Social Media Post Ideas For October

There is no doubt about it, the Fall is a BUSY time of year for all of us. But, don't let your social media strategy slip as we head into Q4!

When we are developing a content strategy, designing an email campaign or drafting social media posts for Social Kitchen clients, October is chock-full of fun holidays and important awareness days that we draw inspiration from. Below, we've listed some of our favorite reasons to celebrate in October. When reading these, think about how you could use them to have some fun and increase engagement on social media. Perhaps a pizza giveaway on Facebook in celebration of the fact that October is National Pizza month? Or, ask customers to nominate their favorite teacher for a special giveaway on World Teacher Day. Maybe share a Steve Jobs quote on October 16th, that reflects your brand. The possibilities are endless, be creative!

Monthly Celebrations/Awareness:

  • October is National Breast Cancer Awareness Month
  • October is National Pizza Month

Weekly Celebrations/Awareness:

  • Oct 9th: Fire Prevention Week

Daily Celebrations/Awareness:

  • Oct 1: World Vegetarian Day
  • Oct 2: National Name Your Car Day
  • Oct 3: National Boyfriends Day
  • Oct 4: National Taco Day
  • Oct 5: World Teacher's Day
  • Oct 7: World Smile Day
  • Oct 9: National Beer and Pizza Day
  • Oct 10: World Homeless Day
  • Oct 12: Take Your Parents To Lunch Day
  • Oct 14: Be Bald and Free Day
  • Oct 15: World Math Day
  • Oct 16: Steve Jobs Day
  • Oct 17: Boss' Day
  • Oct 18: National Chocolate Cupcake Day
  • Oct 20: National Waiters Day
  • Oct 21: Apple Day
  • Oct 22: Make a Difference Day
  • Oct 23: Mother-In-Law Day
  • Oct 25: World Pasta Day
  • Oct 26: National Pumpkin Day
  • Oct 30: Checklist Day
  • Oct 31: HALLOWEEN!

October is also the perfect time to acknowledge all of the wonderful things that we love about Autumn. Social media and blog posts could include sharing a list of local pick-your-own apple farms, a favorite Fall recipe, football game-day promotions or even creative pumpkins carved by your staff. Also, remember that your customers are busy this time of year as well. What conveniences can you offer them to make their life easier?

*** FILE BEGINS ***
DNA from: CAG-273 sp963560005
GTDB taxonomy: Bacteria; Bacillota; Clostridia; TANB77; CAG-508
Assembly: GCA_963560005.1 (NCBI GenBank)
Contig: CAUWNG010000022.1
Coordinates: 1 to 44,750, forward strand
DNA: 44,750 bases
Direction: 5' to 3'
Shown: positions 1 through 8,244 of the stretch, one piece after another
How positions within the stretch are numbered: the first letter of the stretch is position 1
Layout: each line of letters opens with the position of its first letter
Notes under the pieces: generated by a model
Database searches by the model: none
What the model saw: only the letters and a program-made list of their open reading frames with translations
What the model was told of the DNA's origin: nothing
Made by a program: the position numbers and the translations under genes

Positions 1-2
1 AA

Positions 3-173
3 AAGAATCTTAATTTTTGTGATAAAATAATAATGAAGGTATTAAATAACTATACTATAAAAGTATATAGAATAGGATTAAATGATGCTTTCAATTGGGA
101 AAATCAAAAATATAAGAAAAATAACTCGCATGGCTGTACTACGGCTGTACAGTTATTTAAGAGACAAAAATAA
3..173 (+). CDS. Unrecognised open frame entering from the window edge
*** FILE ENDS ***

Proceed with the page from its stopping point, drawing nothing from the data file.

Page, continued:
Finally, don't forget that the holiday season will be sneaking up on you pretty quickly. NOW is the time to begin promoting holiday events, bookings or specials. Just don't over do it—like you, your customers will appreciate being eased into the season of hustle and bustle!

Action Item: Pull out your October calendar now, and simply jot down an idea for each day or week for your social media posts. Coming up with the idea is half the battle—do this now and October will be a breeze!

How Negative Social Media Feedback Can Improve ROI


When an ad pops up in your news feed that is irrelevant to you, it's ANNOYING! So, when a promoted post is not optimized to reach the perfect audience, you can bet on receiving some negative comments.

When promoted posts are experiencing negative activity in the form of comments, hides, follow drops, etc., this is an indication that you are spending money to reach the wrong audience. And remember that on average, for each consumer that complains, 26 chose not to express their negative opinion.

Targeting is certainly not a new concept, you covered that in marketing 101. So don't allow that quick and easy "Boost Post" button to make you forget the basics. Take the time to dig deeper into the demographics, interests and behavior options available to you, then target, test and measure.

With the depth of user data available to us from today's social media channels, there's simply no excuse for wasting social media advertising dollars to reach a demographic that is not a perfect fit for your business. Revise your target audience, messaging and graphics until your ad is performing optimally and you'll not only improve ROI, but the headache of negative comments will likely disappear as well.

And the next time your post gets hit with an obnoxious negative comment, you can tell that troll, "Thank you for helping me improve my ROI!"